'Building the chemistry': Duke men's basketball displays trust to overcome Appleby, Wake Forest

Kyle Filipowski celebrates a late 3-pointer that essentially sealed the win for Duke.
Kyle Filipowski celebrates a late 3-pointer that essentially sealed the win for Duke.

The final score was close—but despite the similarity in points, the two teams on Coach K Court could not have looked any more different Tuesday night.

Duke made it out alive against Wake Forest 75-73, earning its revenge after a loss back in December on the road in Winston-Salem. The win was another example of Duke’s players making each other better, and the home team traded its moments to shine with Wake Forest, whose effort was more singular.

For Wake Forest, the offensive success mainly revolved around graduate guard Tyree Appleby, who had 27 of his team's 73 points; the closest person behind him was Damari Monsanto with 14. Appleby was on the court for more than 38 minutes, and when asked why, head coach Steve Forbes cited the season-ending injury of sophomore Jao Ituka and posed what was, perhaps, a damning question for the Demon Deacons: “What are the other options?”

There was no shortage of energy on Duke’s roster, though. The Blue Devils had three players score 16 points or more, including a career-high-matching 17 points for Tyrese Proctor and 21 points for Jeremy Roach, just one short of his personal best. Like against Georgia Tech, Roach and Proctor fed off of each other, with Proctor—a “smart player that makes things easier,” head coach Jon Scheyer said after the game—creating opportunities for Roach to burst into “attack mode,” where Scheyer says Duke needs him.

“They’ve done a great job of playing off one another, building the chemistry,” Scheyer said of Roach and Proctor. “… They’re learning each other’s strengths, but the main thing is to be aggressive and attack. You know, I’ll put those two guys up against anybody.”

“When he’s going, I’m trying to find him; when I’m going, he’s trying to find me,” Proctor said of Roach. “We’re playing off each other, and we’re both confident in one another. We’re just trusting each other and just playing hoops.”

Proctor’s chemistry extended beyond that with his fellow playmaker Roach. Right from the tipoff, he was able to incorporate freshman bigs Dereck Lively II and Kyle Filipowski, the former slamming down a few big-time dunks that earned a loud response from the Cameron Crazies.

“It just comes from day after day, just being in the gym together, being able to know each other’s games, know each other’s timings and just making sure that we know where everybody is going to be in which spots so that we can score,” Lively said of his connection with Proctor.

For the Blue Devil faithful, ultimately, the last two appearances have been refreshing performances from Duke, showcasing the full trust the team has in each other instead of relying on 29-point standout nights from Filipowski and the like to stay in the game.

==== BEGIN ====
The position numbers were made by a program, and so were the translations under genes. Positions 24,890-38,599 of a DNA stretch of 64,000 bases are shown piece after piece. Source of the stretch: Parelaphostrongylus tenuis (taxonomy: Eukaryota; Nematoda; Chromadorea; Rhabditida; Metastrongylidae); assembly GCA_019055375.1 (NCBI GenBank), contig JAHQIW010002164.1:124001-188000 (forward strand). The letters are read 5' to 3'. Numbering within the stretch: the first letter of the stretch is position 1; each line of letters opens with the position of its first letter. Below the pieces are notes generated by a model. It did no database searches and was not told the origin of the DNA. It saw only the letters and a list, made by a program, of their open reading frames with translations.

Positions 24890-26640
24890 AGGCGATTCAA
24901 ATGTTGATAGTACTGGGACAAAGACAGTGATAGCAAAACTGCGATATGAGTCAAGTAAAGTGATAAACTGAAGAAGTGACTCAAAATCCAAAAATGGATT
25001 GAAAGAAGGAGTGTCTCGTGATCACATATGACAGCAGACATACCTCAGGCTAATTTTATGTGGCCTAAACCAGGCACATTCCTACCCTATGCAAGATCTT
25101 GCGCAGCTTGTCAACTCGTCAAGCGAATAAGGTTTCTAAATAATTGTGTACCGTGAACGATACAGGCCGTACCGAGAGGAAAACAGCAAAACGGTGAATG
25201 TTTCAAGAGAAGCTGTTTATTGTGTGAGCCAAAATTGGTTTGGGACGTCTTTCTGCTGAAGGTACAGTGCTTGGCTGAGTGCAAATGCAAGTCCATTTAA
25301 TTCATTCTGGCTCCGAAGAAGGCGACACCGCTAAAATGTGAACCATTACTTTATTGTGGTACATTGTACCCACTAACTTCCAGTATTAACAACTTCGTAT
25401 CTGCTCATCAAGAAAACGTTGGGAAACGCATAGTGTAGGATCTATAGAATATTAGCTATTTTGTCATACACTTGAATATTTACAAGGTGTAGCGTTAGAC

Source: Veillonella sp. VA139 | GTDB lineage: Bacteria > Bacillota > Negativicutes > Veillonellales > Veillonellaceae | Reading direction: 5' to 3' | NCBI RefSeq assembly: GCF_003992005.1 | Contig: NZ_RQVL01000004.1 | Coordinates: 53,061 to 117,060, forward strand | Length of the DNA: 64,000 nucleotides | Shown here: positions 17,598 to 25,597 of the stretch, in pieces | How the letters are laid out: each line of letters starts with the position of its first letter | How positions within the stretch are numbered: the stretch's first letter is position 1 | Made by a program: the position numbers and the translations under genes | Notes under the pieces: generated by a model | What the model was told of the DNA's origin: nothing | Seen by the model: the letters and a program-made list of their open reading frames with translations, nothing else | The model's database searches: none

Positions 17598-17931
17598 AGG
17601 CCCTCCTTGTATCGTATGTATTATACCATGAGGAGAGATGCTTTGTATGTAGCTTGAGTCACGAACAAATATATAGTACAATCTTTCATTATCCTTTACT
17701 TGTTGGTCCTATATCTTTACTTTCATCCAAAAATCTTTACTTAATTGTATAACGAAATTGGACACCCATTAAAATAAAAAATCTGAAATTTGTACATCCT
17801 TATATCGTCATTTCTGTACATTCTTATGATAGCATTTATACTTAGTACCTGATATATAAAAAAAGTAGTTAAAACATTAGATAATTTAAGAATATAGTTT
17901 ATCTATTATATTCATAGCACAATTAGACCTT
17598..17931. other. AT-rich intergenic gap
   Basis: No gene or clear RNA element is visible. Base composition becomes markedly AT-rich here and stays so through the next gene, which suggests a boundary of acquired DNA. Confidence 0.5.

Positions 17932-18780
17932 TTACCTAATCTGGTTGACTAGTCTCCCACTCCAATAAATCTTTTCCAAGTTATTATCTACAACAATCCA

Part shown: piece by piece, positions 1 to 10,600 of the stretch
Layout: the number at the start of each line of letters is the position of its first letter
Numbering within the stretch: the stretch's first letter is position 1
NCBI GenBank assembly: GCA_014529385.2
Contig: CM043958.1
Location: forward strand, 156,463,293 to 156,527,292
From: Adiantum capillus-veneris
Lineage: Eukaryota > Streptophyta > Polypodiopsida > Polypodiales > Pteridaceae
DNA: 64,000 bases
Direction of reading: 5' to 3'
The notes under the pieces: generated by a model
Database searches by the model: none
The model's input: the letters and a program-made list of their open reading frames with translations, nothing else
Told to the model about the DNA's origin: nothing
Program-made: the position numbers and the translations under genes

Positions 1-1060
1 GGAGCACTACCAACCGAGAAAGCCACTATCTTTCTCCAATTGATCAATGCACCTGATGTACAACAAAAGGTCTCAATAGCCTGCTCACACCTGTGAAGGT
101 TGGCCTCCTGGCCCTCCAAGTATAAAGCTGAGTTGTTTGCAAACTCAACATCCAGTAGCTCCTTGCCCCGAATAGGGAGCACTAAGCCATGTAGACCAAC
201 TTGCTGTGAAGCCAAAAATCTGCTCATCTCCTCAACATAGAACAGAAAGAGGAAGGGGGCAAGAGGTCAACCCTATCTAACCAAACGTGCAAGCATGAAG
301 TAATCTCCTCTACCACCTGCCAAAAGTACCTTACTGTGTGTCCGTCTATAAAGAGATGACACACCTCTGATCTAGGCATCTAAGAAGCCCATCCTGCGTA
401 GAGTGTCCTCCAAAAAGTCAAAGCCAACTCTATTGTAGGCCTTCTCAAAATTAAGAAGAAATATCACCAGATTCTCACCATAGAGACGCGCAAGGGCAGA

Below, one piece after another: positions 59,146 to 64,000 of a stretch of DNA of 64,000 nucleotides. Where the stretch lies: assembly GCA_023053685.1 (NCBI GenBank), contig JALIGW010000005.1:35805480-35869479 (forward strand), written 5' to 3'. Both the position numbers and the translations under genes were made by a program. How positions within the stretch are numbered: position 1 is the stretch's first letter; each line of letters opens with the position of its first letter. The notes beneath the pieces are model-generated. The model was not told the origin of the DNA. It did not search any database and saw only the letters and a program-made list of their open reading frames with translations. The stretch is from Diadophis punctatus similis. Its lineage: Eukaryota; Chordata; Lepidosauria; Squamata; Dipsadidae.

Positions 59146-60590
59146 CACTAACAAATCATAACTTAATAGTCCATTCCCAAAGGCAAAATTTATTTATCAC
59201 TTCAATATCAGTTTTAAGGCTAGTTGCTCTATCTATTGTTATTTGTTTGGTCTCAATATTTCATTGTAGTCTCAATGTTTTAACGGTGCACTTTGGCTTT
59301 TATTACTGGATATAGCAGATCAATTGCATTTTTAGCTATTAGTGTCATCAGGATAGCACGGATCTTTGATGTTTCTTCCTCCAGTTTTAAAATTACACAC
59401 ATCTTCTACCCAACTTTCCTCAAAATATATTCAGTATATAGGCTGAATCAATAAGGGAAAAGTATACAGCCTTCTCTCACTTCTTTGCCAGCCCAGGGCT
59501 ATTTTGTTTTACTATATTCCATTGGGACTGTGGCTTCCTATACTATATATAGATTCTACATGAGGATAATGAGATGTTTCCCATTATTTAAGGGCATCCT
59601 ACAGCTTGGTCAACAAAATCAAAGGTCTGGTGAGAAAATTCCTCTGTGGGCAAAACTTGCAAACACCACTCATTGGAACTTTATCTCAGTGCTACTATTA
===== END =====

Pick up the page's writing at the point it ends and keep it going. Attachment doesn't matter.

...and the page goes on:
Wake Forest took 31 shots from beyond the arc, compared to just 17 attempts from Duke. The Demon Deacons were forced to work from the 3-point line early as the size advantages of Lively and Filipowski made it hard for guards to drive into and finish in the paint, a mismatch that kept sophomore guard Cameron Hildreth scoreless for 15 straight minutes in the first half. On top of the offensive setup, the success varied as well between the two teams; Duke exited with a formidable 50% field goal percentage, while Wake Forest sat at only 37.5%.

“I think we got some wide-open looks, too, that we just didn’t make,” Forbes said after the game. “ … Even [Monsanto], I think he was shocked that he was so wide open that he shot a damn airball. We ran a gate play, we ran a double screen; it wasn’t like Duke just ignored him. We did a good job of executing, and he just shot an airball.”

Forbes pointed out that one of the big differences in success for the two teams was the eight-minute stretch spanning the end of the first half and the beginning of the second. He noted several Wake Forest turnovers, as well as poor shooting to start the second half and the slew of threes Duke hit going into the break as part of the reason for the home team’s double-digit lead. It marked just one of many instances when the momentum between the two teams seesawed back and forth, with Wake Forest most notably lighting up toward the end of the game when they came back from a nine-point deficit to lose by just two thanks to a stellar few minutes from Appleby.

Now, the path forward looks different for both teams. On a four-game losing streak during which each game has been decided by single digits, Wake Forest will look to change the tone and prove itself as an ACC contender. For Duke, a Saturday matchup against North Carolina looms after a devastating Final Four loss in April. But maybe Duke and Wake Forest have one thing in common going into their next games: a chance for redemption.

Leah Boyd profile
Leah Boyd

Leah Boyd is a Pratt senior and a social chair of The Chronicle's 118th volume. She was previously editor-in-chief for Volume 117.


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